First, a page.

The Great Rotation That Wasn’t
In the end, ETFs show it was all about duration.
January 20, 2014
Remember the “great rotation” everyone was talking about last year? It was that watershed moment when investors would finally dump their bonds and flow back into equities en masse. People stopped talking about it at about the same time the term “tapering” made it into the popular lexicon. Now everyone is waiting for tapering to kick investors out of bonds and back to equities as the U.S. Federal Reserve eases up on its historic bond-buying spree.
Whichever buzzword you choose—rotation or taper—the question really is: Has all this talk translated to action? Are investors finally running away from bonds and back into stocks?
Yes and no. Investors have been shuffling their bond portfolios. But if you look at what’s happening in the ETF space, it’s not really the kind of great rotation everyone thought it would be.
According to BlackRock’s ETP report, investors pulled their money from long-duration bond funds—but they put it right back into fixed income in the form of shorter-maturity products. So while fixed income ETF flows were down last year, short-maturity products gathered considerable steam to the tune of $34.7 billion.
Call it the great duration rotation.
There’s another area that proponents of the great rotation also overlooked—emerging market debt. In the pension space, providers have been talking to plan sponsors about emerging market fixed income for the past few years, working to educate and gain traction in pension boardrooms across the country. But while plan sponsors have boarded the emerging market equities bus, they still have a way to go before they fully embrace the bond side of the equation.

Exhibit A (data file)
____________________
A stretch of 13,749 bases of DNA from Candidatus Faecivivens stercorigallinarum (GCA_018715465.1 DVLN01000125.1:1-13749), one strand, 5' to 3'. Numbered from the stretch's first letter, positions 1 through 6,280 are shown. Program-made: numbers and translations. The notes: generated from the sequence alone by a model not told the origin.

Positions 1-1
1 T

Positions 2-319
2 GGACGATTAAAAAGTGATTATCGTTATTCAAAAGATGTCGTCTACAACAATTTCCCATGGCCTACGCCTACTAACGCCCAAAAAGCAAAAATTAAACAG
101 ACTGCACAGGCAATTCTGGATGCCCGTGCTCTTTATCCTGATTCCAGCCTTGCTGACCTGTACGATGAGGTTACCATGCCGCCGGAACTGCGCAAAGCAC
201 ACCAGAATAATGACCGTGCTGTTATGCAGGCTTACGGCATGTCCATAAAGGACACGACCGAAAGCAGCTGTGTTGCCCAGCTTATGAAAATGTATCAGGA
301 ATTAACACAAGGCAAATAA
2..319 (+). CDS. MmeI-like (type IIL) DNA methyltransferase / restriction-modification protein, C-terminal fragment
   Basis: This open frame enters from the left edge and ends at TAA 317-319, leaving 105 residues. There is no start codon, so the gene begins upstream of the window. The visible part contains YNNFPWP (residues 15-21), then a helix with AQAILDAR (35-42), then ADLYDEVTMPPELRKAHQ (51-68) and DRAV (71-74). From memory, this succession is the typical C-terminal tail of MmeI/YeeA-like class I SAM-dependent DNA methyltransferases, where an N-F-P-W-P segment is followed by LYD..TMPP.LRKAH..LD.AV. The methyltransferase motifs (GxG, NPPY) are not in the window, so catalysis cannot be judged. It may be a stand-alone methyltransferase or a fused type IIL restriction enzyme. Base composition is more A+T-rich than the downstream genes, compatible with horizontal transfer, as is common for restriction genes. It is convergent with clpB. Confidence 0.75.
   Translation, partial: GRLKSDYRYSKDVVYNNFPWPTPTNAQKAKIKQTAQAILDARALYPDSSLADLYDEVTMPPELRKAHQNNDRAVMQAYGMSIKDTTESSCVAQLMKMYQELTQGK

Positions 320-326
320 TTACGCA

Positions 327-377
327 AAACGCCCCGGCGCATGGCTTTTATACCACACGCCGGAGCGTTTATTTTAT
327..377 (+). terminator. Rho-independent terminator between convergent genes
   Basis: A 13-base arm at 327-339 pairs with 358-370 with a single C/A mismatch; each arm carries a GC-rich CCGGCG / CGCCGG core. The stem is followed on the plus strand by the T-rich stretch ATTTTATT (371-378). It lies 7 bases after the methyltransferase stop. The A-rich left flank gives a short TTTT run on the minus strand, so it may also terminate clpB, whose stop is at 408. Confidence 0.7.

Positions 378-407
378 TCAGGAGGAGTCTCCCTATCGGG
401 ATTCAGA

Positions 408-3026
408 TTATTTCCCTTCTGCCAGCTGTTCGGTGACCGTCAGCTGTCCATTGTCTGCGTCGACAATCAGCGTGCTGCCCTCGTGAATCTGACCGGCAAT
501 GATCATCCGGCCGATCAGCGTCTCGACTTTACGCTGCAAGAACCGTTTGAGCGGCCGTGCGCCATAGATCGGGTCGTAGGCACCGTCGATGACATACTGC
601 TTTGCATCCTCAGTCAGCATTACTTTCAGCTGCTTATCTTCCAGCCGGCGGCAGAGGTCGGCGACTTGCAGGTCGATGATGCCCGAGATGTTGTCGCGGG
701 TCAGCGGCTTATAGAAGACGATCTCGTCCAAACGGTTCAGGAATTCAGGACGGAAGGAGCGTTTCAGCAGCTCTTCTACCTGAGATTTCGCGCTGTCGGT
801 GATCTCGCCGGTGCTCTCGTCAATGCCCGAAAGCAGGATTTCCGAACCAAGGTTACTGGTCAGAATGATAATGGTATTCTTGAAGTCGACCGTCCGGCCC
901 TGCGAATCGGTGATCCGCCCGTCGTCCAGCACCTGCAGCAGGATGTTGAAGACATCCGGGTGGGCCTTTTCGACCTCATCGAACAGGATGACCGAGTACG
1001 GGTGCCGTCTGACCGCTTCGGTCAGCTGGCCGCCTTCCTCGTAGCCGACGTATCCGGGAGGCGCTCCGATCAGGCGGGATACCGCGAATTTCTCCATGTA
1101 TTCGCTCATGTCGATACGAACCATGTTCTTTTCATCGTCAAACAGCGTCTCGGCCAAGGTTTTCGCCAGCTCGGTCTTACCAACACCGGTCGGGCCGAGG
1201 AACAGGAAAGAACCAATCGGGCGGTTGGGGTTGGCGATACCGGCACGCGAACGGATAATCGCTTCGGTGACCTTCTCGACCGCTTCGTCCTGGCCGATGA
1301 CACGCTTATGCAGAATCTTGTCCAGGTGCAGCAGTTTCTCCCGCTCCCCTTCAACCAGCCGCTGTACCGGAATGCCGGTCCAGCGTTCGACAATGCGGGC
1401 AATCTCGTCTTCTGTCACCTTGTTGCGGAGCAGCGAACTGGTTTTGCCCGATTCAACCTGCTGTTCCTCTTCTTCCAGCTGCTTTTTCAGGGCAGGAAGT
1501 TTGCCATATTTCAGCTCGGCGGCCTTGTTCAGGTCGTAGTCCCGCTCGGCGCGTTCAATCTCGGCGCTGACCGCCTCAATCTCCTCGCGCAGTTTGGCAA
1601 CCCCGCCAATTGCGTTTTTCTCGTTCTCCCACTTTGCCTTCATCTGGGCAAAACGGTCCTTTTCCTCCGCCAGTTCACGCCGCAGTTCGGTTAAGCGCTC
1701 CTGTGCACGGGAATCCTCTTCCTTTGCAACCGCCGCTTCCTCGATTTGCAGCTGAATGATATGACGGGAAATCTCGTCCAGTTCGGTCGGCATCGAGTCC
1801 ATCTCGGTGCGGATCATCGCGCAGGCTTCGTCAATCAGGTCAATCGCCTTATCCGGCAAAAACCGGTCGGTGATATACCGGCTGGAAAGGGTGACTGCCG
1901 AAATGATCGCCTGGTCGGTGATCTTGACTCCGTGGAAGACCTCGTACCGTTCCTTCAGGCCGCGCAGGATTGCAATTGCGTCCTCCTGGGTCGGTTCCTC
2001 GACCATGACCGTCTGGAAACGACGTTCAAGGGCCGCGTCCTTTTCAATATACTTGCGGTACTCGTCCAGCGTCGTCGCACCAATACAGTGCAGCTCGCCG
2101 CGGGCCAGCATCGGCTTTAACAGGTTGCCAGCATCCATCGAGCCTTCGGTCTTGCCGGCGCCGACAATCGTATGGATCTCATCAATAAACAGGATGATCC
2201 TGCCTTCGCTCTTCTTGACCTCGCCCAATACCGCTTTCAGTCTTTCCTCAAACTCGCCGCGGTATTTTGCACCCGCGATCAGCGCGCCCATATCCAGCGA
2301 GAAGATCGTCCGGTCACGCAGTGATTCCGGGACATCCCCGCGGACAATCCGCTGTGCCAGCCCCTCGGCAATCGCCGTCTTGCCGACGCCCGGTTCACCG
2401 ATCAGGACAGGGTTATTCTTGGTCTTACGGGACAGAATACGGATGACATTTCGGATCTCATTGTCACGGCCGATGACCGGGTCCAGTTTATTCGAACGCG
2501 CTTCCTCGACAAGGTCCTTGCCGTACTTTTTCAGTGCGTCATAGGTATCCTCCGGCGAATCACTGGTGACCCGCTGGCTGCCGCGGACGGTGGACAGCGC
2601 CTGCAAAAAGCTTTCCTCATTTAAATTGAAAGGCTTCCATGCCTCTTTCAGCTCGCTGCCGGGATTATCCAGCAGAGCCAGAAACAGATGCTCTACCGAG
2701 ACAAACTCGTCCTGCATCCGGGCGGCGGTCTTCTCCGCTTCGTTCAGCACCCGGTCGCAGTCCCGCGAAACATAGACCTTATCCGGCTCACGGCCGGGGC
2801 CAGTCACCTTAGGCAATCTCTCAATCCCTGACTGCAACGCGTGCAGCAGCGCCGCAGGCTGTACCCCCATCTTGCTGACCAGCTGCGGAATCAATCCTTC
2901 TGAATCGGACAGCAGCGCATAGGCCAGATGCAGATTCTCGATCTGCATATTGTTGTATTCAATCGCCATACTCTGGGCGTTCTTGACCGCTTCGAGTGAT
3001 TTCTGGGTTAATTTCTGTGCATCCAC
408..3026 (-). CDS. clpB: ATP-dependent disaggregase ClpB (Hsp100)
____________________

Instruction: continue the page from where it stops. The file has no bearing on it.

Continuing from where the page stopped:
That might change in 2014.
A quick look at the ETF space shows that momentum is set to gather in the mainstream as investors take a serious look at emerging market bonds. Sure, emerging market bond funds did poorly last year. But the demand for emerging markets bonds is strong in 2014 so far—and the market is looking pretty robust as investors respond to a flurry of new issuance from oft-overlooked countries in Eastern Europe (Poland, Latvia and Romania) where funding costs are low and bonds are now plentiful. Since the start of 2014, emerging market sovereigns have sold almost $19 billion of bonds—three times more than what was sold at the same time last year.
All that activity should have a much-needed knock-on effect in the ETF space say some.
Meantime, for investors waiting for that great rotation to happen—well, it might be a long wait. As the fixed income universe expands and as investors focus more on duration, the equity versus bonds discussion is getting a lot more complicated. In the ETF space, that could just mean emerging market bonds will finally get their chance to shine.